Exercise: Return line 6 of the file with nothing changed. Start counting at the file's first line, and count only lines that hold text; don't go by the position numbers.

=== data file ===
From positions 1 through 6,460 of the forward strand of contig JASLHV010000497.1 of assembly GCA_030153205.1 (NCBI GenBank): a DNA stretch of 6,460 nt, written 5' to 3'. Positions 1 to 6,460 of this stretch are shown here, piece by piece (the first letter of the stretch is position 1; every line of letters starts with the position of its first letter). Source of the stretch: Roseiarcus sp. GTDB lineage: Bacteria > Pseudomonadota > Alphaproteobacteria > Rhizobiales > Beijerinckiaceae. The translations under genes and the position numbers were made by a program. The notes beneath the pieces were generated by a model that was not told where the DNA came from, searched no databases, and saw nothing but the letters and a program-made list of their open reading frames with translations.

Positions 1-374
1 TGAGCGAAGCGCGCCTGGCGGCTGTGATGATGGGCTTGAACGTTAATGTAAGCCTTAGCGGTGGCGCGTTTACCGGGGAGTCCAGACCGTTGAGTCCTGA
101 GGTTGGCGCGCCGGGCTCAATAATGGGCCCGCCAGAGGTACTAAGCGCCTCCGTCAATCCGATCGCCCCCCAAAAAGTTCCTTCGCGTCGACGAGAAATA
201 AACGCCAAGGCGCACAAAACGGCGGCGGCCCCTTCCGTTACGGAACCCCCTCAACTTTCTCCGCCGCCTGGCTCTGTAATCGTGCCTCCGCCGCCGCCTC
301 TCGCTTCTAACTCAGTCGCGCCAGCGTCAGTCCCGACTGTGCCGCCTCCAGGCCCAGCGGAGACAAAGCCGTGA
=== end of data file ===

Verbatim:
301 TCGCTTCTAACTCAGTCGCGCCAGCGTCAGTCCCGACTGTGCCGCCTCCAGGCCCAGCGGAGACAAAGCCGTGA